Interesting post! I did a bit research when I was interning at JD in the past summer about U.S. equity crowdfunding market, and Angellist and Wefunder stood out at that time as leading players, while Indigogo was more of a benchmark of Kickstarter for financing crowdsourcing, or a new product/idea marketing platform. I wonder if you have any idea regarding the competitive dynamic between Angellist and Indigogo, and why Kickstarter decided to focus on its original territory.
Thanks for the post Anish! There is a copycat of Quora in China (of course), Zhihu (meaning ‘you know?’ in ancient Chinese), and I like it a lot! One major challenge Zhihu right now facing is that it is still a niche market player and even die-heart fan like myself doubt its ability to scale up. The dilemma is that because its user community is highly self-selected and in small size, the overall quality of contents on the platform is extremely high and thus users are very loyal; however, if it manages to attract more mainstream users, which is necessary for meaningful monetization, the core user might be chased out from the platform due to content quality decrease and the lack of sense of exclusiveness. I wonder if Quora is facing the same issue.
Nice post! This article echoes to the discussion we had in class about why so many social media platforms have emerged while Facebook exists. I guess the question posted to Etsy is on expansion, is the ‘niche’ market big enough for its (or its investor’s) appetite? If it has to head-to-head compete with Amazon in some other categories, what would be smart choices that it can replicate its success in the handmade sector?
Nice post Libby. I especially like that True & Co designed the process for customers to try out different products and then feedback size information to the firm’s database – a win-win move! I guess another future use case/ expansion of True & Co’s data and analytics strategy could be tailor making bras and other apparel pieces for customers who are willing to pay more.
Interesting post, thanks! I think what makes Netflix stand out among all the Hollywood players who claim using big data is that it integrated the approach in content production. I wonder if you know any ‘inside information’ regarding the detailed mechanism. I guess to help pick up leading actor is a low hanging fruit, would be great to hear more about other specific samples for big data tactic application in production.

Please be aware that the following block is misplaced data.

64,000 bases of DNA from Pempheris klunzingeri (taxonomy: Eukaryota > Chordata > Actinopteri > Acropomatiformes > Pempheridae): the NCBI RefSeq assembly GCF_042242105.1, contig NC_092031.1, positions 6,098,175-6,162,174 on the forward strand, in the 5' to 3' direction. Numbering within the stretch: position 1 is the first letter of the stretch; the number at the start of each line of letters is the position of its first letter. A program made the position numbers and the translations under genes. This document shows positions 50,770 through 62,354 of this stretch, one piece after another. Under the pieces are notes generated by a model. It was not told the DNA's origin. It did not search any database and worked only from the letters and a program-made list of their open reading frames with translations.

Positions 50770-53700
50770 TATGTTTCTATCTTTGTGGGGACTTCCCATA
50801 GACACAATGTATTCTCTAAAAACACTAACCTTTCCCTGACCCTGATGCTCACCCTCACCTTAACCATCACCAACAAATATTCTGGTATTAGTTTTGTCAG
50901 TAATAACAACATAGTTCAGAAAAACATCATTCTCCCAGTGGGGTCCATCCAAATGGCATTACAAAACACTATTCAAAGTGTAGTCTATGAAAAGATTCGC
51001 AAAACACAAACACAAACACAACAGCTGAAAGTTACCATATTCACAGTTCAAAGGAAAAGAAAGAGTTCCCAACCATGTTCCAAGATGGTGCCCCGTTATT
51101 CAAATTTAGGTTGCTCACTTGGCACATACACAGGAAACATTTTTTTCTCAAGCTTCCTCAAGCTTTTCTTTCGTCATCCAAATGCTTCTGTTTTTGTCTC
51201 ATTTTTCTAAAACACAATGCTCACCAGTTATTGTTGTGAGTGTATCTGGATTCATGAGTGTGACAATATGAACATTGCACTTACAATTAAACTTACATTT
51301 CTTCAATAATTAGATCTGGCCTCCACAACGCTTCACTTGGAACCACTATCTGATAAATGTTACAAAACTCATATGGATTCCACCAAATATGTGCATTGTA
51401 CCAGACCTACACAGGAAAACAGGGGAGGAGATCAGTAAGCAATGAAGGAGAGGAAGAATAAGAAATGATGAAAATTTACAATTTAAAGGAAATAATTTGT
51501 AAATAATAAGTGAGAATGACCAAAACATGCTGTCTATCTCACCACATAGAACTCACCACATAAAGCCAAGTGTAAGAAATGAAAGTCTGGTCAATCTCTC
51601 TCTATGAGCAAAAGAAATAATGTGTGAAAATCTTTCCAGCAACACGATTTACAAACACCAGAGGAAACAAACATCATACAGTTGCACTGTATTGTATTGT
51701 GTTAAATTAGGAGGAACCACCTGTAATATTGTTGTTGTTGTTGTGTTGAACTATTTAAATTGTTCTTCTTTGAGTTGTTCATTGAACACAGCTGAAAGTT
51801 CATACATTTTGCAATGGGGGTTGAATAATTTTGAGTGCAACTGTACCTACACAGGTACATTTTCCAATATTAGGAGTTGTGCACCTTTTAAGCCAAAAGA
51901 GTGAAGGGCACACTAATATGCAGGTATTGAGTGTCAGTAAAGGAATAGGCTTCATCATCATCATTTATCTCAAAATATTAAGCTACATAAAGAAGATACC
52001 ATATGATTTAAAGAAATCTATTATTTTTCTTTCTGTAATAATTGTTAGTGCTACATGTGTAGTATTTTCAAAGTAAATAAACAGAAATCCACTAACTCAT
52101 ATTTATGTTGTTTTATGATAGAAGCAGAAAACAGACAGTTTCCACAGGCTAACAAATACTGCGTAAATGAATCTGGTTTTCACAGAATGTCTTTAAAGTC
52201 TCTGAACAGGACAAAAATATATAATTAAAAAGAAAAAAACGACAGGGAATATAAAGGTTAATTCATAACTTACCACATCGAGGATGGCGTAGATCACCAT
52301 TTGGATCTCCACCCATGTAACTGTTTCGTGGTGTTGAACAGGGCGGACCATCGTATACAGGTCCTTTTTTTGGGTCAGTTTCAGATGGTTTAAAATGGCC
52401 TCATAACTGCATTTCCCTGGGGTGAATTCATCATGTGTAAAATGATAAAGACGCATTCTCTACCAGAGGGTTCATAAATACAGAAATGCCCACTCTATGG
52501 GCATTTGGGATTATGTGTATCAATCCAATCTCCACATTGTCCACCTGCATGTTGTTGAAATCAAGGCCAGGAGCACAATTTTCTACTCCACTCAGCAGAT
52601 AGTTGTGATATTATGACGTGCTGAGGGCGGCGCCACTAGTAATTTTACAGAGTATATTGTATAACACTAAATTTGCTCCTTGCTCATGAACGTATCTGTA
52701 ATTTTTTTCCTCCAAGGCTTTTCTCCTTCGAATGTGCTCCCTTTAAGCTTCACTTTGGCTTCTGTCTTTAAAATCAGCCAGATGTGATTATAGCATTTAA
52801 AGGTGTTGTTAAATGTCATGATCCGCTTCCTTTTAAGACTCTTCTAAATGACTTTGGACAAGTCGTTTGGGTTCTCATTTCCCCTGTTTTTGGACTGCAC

Nice post Amy. I’m very much interested in what the core alternative credit assessment variables are, and how ZestFinance team interpretate the correlations between them and loan performance outcomes. Also, I wonder if more data collected in the China market will help ZestFinance to predict risks in the US market, i.e. how transferable data and according algorithm is across markets.
Very interesting post! Thanks Yezi. One question I’m interested is that if this costly data collection task can be done in a crowd sourcing way? Like you mentioned that taxi and rideshare apps can provide data regarding how citizens travel, probably insurance companies can provide more information regarding car accident in Chicago to help improve city planning, for instance? It’s very clear how value should be created and captured in this AoT project, yet crowd sourcing in data collection might be helpful to improve ROI? Of course there will be other challenges associated, to name a few, collaboration between public and private sectors, privacy, and data compatibility. But it will be interesting to know if Chicago or any other city thought about this approach as an alternative.